Morning take: This has been a good feeder program for the Dolphins. Starting safety Reshad Jones and starting tailback Knowshon Moreno are among the biggest names. Miami also drafted rookie tight end Arthur Lynch from Georgia.

Scouts Inc. on TE Arthur Lynch

May, 17, 2014
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ESPN.com's Miami Dolphins page continues its series on providing scouting reports for their 2014 rookie class. On Friday we take a look at Dolphins fifth-round pick and tight end Arthur Lynch, who will try to earn a spot on the 53-man roster as a backup to starter Charles Clay.

Here is Lynch's scouting report, according to Scouts Inc.:
“Zone buster at best locating and settling into pockets. Physical route runner that can create separation with hands. Attacks defender, pivots and posts up. Flashes some savvy at the top of stem and adequate job of setting up breaks but not quick enough to consistently separate from man coverage. Takes too long to transition in and out of breaks. ... Doesn't have second gear to run away from coverage or pursuit after the catch but fast enough to get down the seam. Not a homerun threat but can produce after the catch. Flashes ability to make first defender miss and pick up yards after contact.”

Lynch will join a crowded tight end group that includes Clay and backups Dion Sims and Michael Egnew. Clay is a lock and Sims, a 2013 draft pick, has a solid chance to make the team.

It could come down to Lynch and Egnew for the No. 3 tight-end spot. Egnew has been a bust as a former 2012 third-round pick. He played some fullback last year but showed little as a receiving threat. If Lynch can block and proves to be a more reliable receiver, he can make the team as a rookie.

Miami Dolphins draft wrap-up

May, 10, 2014
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NFC wrap-ups: East | West | North | South AFC: East | West | North | South


DAVIE, Fla. -- A wrap-up of the Miami Dolphins' draft. Click here for a full list of Dolphins draftees.

[+] EnlargeJu'Wuan James
AP Photo/Wade PayneThe Dolphins targeted right tackle Ja'Wuan James, and they got him with the 19th overall pick.
Best move: The Dolphins, as expected, plugged their biggest hole of need in the first round. Miami spent the No. 19 overall pick to select former Tennessee right tackle Ja'Wuan James. He was a durable, four-year starter whom Miami believes will be ready to play in Week 1. The only question with this pick is whether Miami had to take James at No. 19. The Dolphins were talking to other teams about trading down to acquire more picks and perhaps could have landed James in the 20s, but Miami says it was safer to take James, whom general manager Dennis Hickey says was the best player on the board. If James turns out to be a quality starter for a long time, no one will care that James was taken at No. 19 instead of later in the first round. James will pair with Pro Bowler Branden Albert as Miami's two new offensive tackles in 2014.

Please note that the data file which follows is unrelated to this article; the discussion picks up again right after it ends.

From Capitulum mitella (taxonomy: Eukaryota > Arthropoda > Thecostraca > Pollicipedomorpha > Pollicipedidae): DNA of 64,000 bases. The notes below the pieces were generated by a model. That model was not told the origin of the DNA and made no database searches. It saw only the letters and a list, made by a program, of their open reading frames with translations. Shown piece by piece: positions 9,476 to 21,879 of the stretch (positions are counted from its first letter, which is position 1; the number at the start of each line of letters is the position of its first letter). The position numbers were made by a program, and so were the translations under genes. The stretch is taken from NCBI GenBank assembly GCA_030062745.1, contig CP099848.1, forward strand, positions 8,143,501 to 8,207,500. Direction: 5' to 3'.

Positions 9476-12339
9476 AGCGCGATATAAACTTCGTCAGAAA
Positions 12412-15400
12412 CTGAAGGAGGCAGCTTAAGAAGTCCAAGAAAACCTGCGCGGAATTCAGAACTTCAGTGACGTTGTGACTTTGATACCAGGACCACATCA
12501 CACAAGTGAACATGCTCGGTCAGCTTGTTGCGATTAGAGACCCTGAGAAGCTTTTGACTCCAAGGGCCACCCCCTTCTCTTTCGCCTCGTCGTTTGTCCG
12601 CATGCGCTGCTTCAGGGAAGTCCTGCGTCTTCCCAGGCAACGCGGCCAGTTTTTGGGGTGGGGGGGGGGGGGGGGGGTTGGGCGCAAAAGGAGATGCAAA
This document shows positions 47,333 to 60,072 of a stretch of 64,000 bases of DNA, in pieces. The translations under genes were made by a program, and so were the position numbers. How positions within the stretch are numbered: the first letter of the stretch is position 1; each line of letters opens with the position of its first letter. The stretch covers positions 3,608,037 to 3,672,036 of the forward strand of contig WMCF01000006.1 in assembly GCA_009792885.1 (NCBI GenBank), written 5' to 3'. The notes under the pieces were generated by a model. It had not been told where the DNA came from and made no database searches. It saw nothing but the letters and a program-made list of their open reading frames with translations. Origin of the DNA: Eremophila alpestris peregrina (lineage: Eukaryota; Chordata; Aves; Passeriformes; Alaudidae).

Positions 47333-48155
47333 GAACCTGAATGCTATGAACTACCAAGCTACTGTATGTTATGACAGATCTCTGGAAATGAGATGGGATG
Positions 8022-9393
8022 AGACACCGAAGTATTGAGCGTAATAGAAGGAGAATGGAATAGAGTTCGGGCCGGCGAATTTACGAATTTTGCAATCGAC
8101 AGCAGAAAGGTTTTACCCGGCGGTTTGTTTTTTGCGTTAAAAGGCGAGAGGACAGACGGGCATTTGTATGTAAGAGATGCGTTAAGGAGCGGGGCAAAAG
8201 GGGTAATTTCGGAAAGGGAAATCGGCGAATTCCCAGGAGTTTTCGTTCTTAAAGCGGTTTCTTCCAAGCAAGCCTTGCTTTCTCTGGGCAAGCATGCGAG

Riskiest move: The Dolphins didn't make a lot of risky moves in this draft, but fourth-round pick Walt Aikens comes with a red flag. Aikens was kicked out of Illinois after his arrest for felony possession of stolen electronics in 2010. According to Aikens, he bought a laptop from a teammate that turned out to be stolen. Aikens pleaded guilty to misdemeanor theft and was forced to leave Illinois. He continued his career at Liberty and worked his way into a fourth-round pick. The Dolphins did their homework into Aikens' background and felt he was worthy of the selection. According to NFL.com's Gil Brandt, Aikens was the first player drafted who wasn't invited to the NFL combine. Aikens said Saturday that he wants to compete for a starting job right away, but his best chance most likely is to compete on special teams.

Most surprising move: After playing it safe on Day 1, the Dolphins were wheeling and dealing on Day 2. Hickey produced three trades with the San Diego Chargers, San Francisco 49ers and Oakland Raiders in the second and third rounds, respectively. Miami traded down twice and moved up once. The result was the Dolphins drafting LSU wide receiver Jarvis Landry at the end of the second round and offensive lineman Billy Turner near the top of the third round. Both players are expected to add depth to Miami's roster. But it was surprising to see Hickey, in his first draft, do a complete 180 in terms of aggressiveness on Friday.

File it away: Leadership was a major issue in Miami in 2013. The Dolphins went through a bullying scandal that caused a media firestorm and suffered a late-season collapse while having a chance to make the playoffs. Five of Miami’s first six drafted players -- James, Landry, Turner, tight end Arthur Lynch and linebacker Jordan Tripp -- were team captains for their respective college teams. That was not a coincidence. Hickey made it a point to acquire natural leaders to place in Miami’s locker room. The Dolphins are putting a heavy emphasis on character at the top of this draft as they work to remake their locker-room image.